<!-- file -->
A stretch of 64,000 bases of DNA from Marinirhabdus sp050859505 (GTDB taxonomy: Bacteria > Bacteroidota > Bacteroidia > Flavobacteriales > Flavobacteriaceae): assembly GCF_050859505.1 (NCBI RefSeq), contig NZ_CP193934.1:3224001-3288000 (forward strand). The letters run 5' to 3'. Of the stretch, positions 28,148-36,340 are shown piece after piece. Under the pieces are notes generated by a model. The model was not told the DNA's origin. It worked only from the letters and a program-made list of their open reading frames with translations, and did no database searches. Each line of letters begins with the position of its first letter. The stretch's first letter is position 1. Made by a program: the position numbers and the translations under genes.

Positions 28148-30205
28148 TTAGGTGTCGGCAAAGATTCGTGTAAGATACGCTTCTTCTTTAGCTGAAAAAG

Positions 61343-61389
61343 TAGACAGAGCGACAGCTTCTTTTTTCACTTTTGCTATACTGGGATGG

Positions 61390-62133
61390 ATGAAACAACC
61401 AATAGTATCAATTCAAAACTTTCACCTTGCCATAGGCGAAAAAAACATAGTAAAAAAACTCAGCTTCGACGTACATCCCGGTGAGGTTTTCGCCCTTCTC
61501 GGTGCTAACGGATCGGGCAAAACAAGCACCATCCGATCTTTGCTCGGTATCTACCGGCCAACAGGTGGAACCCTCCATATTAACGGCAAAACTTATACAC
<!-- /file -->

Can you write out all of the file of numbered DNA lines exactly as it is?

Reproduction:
A stretch of 64,000 bases of DNA from Marinirhabdus sp050859505 (GTDB taxonomy: Bacteria > Bacteroidota > Bacteroidia > Flavobacteriales > Flavobacteriaceae): assembly GCF_050859505.1 (NCBI RefSeq), contig NZ_CP193934.1:3224001-3288000 (forward strand). The letters run 5' to 3'. Of the stretch, positions 28,148-36,340 are shown piece after piece. Under the pieces are notes generated by a model. The model was not told the DNA's origin. It worked only from the letters and a program-made list of their open reading frames with translations, and did no database searches. Each line of letters begins with the position of its first letter. The stretch's first letter is position 1. Made by a program: the position numbers and the translations under genes.

Positions 28148-30205
28148 TTAGGTGTCGGCAAAGATTCGTGTAAGATACGCTTCTTCTTTAGCTGAAAAAG

Positions 61343-61389
61343 TAGACAGAGCGACAGCTTCTTTTTTCACTTTTGCTATACTGGGATGG

Positions 61390-62133
61390 ATGAAACAACC
61401 AATAGTATCAATTCAAAACTTTCACCTTGCCATAGGCGAAAAAAACATAGTAAAAAAACTCAGCTTCGACGTACATCCCGGTGAGGTTTTCGCCCTTCTC
61501 GGTGCTAACGGATCGGGCAAAACAAGCACCATCCGATCTTTGCTCGGTATCTACCGGCCAACAGGTGGAACCCTCCATATTAACGGCAAAACTTATACAC